Women diagnosed with ductal carcinoma in situ (DCIS) during breast screening experience higher risks of developing breast cancer (BC) and of death from BC, compared with the general population, finds a study published by the BMJ.
Researchers from the Nuffield Department of Population Health at the University of Oxford and Public Health England carried out a population-based observational cohort study using data from 35,024 women in England diagnosed with DCIS by the NHS Breast Screening Programme from 1988 until March 2014.
Among these women, 2076 developed invasive BC, corresponding to an incidence rate of 8.82 per 1000 women per year – more than double that expected from national cancer incidence rates. The increase started in the second year after diagnosis of DCIS and continued until the end of follow-up.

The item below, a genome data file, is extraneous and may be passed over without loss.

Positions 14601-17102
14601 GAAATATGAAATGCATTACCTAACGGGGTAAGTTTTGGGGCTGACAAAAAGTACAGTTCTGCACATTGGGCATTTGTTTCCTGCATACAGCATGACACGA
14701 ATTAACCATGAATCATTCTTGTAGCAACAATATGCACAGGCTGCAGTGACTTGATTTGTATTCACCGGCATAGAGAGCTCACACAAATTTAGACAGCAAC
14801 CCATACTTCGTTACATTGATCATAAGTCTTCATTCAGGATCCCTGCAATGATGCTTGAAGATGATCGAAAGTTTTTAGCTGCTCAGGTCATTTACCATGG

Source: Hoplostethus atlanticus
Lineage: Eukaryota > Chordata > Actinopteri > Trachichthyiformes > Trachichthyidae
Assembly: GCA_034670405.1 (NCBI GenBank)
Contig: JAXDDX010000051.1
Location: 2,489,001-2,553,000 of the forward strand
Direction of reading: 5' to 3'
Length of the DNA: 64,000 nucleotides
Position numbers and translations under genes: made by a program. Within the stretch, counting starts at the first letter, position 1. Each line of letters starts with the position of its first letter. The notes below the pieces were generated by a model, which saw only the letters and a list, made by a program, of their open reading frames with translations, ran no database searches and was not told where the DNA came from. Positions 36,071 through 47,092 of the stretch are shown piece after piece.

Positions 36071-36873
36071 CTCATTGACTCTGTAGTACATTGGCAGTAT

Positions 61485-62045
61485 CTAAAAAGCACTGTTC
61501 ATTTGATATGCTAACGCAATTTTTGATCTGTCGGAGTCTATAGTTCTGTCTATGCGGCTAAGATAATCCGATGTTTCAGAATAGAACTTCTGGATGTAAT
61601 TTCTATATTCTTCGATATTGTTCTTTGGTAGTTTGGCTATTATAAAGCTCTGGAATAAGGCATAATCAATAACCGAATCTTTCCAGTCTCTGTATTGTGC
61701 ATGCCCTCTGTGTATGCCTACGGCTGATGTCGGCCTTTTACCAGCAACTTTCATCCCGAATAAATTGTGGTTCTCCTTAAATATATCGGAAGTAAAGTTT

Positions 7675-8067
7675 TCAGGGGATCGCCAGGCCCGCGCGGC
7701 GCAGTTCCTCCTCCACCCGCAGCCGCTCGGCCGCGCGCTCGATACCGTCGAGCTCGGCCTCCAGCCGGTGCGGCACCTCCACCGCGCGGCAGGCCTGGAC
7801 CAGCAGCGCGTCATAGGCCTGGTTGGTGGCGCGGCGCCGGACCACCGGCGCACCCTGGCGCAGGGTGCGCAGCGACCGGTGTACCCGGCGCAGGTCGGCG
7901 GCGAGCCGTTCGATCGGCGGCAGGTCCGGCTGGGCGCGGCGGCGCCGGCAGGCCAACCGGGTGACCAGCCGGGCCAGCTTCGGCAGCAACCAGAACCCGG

A total of 310 died from BC, corresponding to a death rate of 1.26 per 1000 women per year – 70% higher than the expected rate from national BC mortality rates. In the first 5 years after diagnosis of DCIS, the death rate was similar to that expected from national mortality rates but it increased in years five to nine.
Among 29,044 women with unilateral DCIS undergoing surgery, those who received more intensive treatment and those with larger final surgical margins, had lower rates of invasive BC.
In the UK, most women diagnosed with DCIS are recalled for yearly surveillance mammograms for 5 years, after which further follow-up is three yearly via the national screening programme up to age 70 years. This study provides evidence of the long-term nature of the risk of invasive disease after a diagnosis of DCIS, even for women with low or intermediate grade disease. This may have implications for follow-up and the frequency of surveillance imaging.